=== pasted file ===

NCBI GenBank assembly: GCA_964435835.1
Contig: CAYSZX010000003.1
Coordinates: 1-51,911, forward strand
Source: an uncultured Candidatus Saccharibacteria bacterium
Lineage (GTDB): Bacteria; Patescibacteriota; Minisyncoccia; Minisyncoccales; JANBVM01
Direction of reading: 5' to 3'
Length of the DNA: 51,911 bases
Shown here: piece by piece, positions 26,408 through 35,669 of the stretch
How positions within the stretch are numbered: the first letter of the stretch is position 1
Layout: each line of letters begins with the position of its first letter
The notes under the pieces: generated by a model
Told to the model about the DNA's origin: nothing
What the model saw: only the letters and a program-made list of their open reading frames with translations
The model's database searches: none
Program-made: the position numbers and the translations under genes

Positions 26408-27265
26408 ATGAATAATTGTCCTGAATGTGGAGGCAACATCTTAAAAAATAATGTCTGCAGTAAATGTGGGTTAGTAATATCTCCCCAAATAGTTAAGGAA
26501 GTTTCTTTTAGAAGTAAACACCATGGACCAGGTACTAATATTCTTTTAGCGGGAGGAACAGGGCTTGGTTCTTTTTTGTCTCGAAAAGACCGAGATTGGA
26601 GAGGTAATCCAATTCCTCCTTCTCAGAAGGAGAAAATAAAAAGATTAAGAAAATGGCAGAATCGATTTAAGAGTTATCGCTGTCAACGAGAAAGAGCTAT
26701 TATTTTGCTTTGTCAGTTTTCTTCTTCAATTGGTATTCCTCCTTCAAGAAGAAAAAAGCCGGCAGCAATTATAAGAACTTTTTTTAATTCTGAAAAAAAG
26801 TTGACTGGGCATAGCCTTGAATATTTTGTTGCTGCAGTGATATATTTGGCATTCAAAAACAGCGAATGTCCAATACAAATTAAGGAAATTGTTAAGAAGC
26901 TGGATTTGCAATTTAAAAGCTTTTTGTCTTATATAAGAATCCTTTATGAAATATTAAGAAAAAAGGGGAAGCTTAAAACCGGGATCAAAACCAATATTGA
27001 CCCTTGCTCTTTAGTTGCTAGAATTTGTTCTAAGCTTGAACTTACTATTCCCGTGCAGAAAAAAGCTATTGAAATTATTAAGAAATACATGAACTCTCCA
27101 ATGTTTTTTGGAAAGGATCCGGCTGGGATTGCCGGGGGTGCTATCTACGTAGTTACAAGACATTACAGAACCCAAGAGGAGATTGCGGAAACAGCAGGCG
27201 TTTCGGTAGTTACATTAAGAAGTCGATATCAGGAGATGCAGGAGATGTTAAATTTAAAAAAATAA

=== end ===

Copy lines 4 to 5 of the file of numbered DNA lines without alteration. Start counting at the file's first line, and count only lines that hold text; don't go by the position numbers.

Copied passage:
Source: an uncultured Candidatus Saccharibacteria bacterium
Lineage (GTDB): Bacteria; Patescibacteriota; Minisyncoccia; Minisyncoccales; JANBVM01